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September 14, 1946

Facial Prosthesis

JAMA. 1946;132(2):115. doi:10.1001/jama.1946.02870370061033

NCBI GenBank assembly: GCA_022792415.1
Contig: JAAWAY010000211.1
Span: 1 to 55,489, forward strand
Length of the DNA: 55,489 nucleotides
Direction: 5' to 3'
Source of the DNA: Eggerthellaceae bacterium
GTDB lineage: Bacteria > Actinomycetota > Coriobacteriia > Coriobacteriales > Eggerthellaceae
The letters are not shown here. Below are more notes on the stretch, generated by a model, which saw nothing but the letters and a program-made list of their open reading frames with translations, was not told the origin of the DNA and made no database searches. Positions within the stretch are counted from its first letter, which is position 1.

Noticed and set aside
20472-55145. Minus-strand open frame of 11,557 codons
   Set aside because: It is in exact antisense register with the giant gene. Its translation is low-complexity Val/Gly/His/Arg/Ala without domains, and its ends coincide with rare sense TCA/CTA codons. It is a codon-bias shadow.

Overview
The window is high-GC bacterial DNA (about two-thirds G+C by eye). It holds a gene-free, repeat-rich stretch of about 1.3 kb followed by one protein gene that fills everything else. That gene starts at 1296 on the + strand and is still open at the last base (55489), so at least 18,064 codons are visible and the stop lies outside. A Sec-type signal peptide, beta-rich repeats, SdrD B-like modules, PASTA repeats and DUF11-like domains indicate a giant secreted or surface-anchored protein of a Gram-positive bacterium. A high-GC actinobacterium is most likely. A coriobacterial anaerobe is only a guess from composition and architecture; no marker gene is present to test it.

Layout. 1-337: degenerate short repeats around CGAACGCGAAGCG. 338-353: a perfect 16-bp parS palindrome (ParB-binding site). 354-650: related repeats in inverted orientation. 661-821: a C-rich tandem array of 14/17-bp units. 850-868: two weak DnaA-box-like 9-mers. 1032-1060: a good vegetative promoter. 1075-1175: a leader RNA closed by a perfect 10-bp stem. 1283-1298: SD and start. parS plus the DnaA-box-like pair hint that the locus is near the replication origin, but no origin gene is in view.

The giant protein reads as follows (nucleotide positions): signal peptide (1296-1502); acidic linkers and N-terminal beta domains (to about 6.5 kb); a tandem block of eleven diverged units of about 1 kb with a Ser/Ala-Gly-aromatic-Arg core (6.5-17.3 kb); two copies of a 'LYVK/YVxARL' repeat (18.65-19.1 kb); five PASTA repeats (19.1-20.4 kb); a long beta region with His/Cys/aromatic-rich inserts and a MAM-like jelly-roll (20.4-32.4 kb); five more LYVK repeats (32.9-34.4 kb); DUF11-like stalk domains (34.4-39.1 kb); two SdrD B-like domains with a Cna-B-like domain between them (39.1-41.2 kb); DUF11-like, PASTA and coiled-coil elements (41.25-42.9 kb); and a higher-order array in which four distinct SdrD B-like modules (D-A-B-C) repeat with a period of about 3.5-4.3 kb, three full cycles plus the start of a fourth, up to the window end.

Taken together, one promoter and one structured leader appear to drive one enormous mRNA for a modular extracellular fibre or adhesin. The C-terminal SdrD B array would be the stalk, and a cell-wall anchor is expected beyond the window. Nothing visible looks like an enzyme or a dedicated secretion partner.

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This is primarily a manual for use by those to whom come those facial cripples unsuited for some reason to restoration by plastic surgery. Following a brief historical review, the author discusses the economic and social significance of facial deformities and their reconstruction. The larger part of the text is strictly practical, covering in a general way all the types of disfigurations likely to be encountered and describing in detail the steps to be followed in making impressions of these and preparing prostheses from them. The book is well arranged and readable, concise and explicit and with a large number of unusually good and clear illustrations. The binding is such that the book will lie open flat on the work table. In addition to the practical value of the included information there is a feeling throughout the text that the author is constantly aware not only of the missing nose,

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